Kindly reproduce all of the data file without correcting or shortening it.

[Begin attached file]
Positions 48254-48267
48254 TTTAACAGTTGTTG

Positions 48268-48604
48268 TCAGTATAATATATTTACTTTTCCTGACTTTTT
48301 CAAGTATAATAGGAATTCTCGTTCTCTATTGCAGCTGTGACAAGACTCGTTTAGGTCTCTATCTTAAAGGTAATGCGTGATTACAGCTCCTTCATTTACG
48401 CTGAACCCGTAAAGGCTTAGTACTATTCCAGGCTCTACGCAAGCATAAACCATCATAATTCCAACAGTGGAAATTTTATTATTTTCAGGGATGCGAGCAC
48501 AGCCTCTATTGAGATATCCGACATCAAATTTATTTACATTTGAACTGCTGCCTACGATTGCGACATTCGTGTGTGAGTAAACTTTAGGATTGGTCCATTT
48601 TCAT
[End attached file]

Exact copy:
Positions 48254-48267
48254 TTTAACAGTTGTTG

Positions 48268-48604
48268 TCAGTATAATATATTTACTTTTCCTGACTTTTT
48301 CAAGTATAATAGGAATTCTCGTTCTCTATTGCAGCTGTGACAAGACTCGTTTAGGTCTCTATCTTAAAGGTAATGCGTGATTACAGCTCCTTCATTTACG
48401 CTGAACCCGTAAAGGCTTAGTACTATTCCAGGCTCTACGCAAGCATAAACCATCATAATTCCAACAGTGGAAATTTTATTATTTTCAGGGATGCGAGCAC
48501 AGCCTCTATTGAGATATCCGACATCAAATTTATTTACATTTGAACTGCTGCCTACGATTGCGACATTCGTGTGTGAGTAAACTTTAGGATTGGTCCATTT
48601 TCAT